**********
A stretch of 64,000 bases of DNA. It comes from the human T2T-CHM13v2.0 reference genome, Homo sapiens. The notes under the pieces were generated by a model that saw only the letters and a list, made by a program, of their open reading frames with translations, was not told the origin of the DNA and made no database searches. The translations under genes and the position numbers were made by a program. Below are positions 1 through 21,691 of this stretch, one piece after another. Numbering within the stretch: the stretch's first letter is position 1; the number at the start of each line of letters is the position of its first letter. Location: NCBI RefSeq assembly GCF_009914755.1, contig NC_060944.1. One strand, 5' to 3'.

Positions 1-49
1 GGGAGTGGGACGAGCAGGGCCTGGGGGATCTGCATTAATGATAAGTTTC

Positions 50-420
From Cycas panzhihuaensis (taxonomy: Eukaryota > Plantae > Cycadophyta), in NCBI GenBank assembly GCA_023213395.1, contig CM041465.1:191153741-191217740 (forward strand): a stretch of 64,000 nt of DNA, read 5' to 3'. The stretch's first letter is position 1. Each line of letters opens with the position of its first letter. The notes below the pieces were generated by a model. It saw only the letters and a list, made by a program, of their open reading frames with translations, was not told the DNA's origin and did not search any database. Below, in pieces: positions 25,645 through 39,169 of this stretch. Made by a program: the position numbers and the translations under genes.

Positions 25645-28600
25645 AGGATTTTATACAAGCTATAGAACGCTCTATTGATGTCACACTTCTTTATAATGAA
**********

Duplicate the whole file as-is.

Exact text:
A stretch of 64,000 bases of DNA. It comes from the human T2T-CHM13v2.0 reference genome, Homo sapiens. The notes under the pieces were generated by a model that saw only the letters and a list, made by a program, of their open reading frames with translations, was not told the origin of the DNA and made no database searches. The translations under genes and the position numbers were made by a program. Below are positions 1 through 21,691 of this stretch, one piece after another. Numbering within the stretch: the stretch's first letter is position 1; the number at the start of each line of letters is the position of its first letter. Location: NCBI RefSeq assembly GCF_009914755.1, contig NC_060944.1. One strand, 5' to 3'.

Positions 1-49
1 GGGAGTGGGACGAGCAGGGCCTGGGGGATCTGCATTAATGATAAGTTTC

Positions 50-420
From Cycas panzhihuaensis (taxonomy: Eukaryota > Plantae > Cycadophyta), in NCBI GenBank assembly GCA_023213395.1, contig CM041465.1:191153741-191217740 (forward strand): a stretch of 64,000 nt of DNA, read 5' to 3'. The stretch's first letter is position 1. Each line of letters opens with the position of its first letter. The notes below the pieces were generated by a model. It saw only the letters and a list, made by a program, of their open reading frames with translations, was not told the DNA's origin and did not search any database. Below, in pieces: positions 25,645 through 39,169 of this stretch. Made by a program: the position numbers and the translations under genes.

Positions 25645-28600
25645 AGGATTTTATACAAGCTATAGAACGCTCTATTGATGTCACACTTCTTTATAATGAA